2017 Kenneth E. Clark Award Winner

Aleka MacLellan - Talent & Leadership Development Consultant, LHH Knightsbridge

The Role of Leaders in Motivating Their Subordinates at Work

Aleka MacLellan Aleka MacLellan is a Consultant with LHH Knightsbridge Talent and Leadership Development in Toronto, Ontario. LHH Knightsbridge helps organizations simplify leadership and workforce transformation so they can accelerate their performance, with less risk. The Talent and Leadership Development practice helps organizations build leaders, teams and performance cultures for today and the future. Aleka's focus is in leadership assessment for the purpose of selection, succession planning and development, as well as team effectiveness and culture.

Prior to joining LHH Knightsbridge, Aleka completed her PhD in Industrial/Organizational Psychology at Saint Mary's University in Halifax, Nova Scotia. Aleka's research on leadership was supported by over 20 funding awards. Additionally, Aleka has presented at over 10 conferences, seven of which she received awards for best submission or presentation.

Abstract: There is substantial research on the importance of autonomous motivation in the workplace; however, little is known on how to change motivation. For instance, vast research supports the beneficial effects of transformational leadership on leaders and their subordinates; and yet, the role of leaders' own motivation has often been ignored. Drawing on self-determination theory of motivation and the full range leadership model, this research examined whether leaders' own motivation and/or their leadership styles have an effect on their subordinates' motivation. Using a longitudinal research design, Study 1 demonstrated that a) leaders' own motivation predicted their leadership style; b) leaders' leadership style had an impact on the quantity, but not the quality, of their subordinates' motivation; and c) leaders' own motivation predicted the motivation of their subordinates such that amotivation and autonomous motivation were contagious between leaders and their subordinates. Given the contagious nature of autonomous motivation found in Study 1, Study 2 used an intervention to examine whether the effects of a training and coaching program aimed at enhancing leaders' autonomous motivation would extend to their subordinates as well. This intervention for leaders was delivered and evaluated using a longitudinal control group design. Compared to leaders who did not receive the intervention, leaders who participated in the training and coaching a) experienced increased autonomous motivation, b) perceived greater meaning in their work, and c) had a more autonomy-supportive style of leadership. Subordinates whose leaders participated in the intervention also experienced increased autonomous motivation and meaningful work. Accordingly, this research suggests that the motivational effects often attributed to transformational leadership may in fact be the result of a motivation contagion effect.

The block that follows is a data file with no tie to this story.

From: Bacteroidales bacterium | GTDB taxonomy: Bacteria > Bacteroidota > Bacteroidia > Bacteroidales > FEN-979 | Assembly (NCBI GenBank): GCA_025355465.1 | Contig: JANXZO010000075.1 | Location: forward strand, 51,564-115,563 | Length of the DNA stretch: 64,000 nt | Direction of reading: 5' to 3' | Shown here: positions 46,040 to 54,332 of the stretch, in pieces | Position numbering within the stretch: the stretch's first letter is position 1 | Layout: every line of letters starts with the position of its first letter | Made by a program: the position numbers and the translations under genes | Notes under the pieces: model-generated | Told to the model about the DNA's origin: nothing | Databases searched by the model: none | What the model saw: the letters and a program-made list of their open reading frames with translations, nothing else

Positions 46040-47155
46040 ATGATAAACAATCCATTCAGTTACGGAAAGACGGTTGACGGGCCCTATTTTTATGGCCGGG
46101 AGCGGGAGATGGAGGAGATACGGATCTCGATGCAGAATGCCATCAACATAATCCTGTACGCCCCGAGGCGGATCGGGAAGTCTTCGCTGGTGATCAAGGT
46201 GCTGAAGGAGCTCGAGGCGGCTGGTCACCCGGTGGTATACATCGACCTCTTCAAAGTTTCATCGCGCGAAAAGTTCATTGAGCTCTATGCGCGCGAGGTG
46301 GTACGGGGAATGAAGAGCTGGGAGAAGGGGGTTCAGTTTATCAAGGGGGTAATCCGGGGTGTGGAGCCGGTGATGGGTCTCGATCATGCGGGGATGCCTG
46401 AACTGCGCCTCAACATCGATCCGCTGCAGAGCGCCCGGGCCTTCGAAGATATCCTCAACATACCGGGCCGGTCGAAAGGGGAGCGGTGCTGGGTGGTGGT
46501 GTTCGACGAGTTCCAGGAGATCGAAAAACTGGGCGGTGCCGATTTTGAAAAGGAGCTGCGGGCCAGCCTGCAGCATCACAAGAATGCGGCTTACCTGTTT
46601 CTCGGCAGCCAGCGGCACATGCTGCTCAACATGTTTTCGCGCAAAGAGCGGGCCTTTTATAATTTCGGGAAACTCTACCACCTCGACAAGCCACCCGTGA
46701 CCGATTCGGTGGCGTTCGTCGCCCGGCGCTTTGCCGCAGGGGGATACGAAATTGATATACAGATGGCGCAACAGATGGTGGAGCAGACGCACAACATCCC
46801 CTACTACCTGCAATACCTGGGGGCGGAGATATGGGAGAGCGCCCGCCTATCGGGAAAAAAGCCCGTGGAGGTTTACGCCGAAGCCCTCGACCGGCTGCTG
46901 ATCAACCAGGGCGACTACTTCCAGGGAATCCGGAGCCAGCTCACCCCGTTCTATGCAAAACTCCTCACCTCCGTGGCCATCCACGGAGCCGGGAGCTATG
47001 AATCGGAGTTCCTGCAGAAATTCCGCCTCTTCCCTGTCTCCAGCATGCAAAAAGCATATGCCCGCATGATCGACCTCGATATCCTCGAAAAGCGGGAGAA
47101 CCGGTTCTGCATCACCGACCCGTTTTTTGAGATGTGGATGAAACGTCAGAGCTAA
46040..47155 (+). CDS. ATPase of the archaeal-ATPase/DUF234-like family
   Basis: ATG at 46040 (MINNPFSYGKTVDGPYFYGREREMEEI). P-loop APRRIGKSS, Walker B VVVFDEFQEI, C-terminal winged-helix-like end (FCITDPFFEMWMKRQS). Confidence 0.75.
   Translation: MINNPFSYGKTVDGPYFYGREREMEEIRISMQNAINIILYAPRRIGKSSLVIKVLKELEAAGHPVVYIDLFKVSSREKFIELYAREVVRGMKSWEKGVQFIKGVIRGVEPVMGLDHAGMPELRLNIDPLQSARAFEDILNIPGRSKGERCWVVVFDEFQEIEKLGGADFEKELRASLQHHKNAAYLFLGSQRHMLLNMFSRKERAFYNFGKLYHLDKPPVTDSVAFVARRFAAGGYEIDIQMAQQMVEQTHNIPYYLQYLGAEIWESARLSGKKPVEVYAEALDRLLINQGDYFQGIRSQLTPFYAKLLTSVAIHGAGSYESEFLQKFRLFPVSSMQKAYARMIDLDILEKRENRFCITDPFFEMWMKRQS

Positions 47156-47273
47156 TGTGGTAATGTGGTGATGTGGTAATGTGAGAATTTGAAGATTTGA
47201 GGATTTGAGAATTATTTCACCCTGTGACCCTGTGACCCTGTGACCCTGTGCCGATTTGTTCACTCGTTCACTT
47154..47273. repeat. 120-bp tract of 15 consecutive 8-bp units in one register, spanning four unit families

The ILA is pleased to partner with the Center for Creative Leadership (CCL) on the Kenneth E. Clark Student Research Award. CCL is a top-ranked, global provider of executive education. Founded in 1970 as a nonprofit, CCL helps clients around the world to cultivate creative leadership – the capacity to achieve more than imagined by thinking and acting beyond boundaries. The award is named in honor of the distinguished scholar and former Chief Executive Officer of CCL and recognizes unpublished student papers on leadership or leadership development. Recipients are honored during a conference plenary and invited to give a talk on their work at ILA's global conference.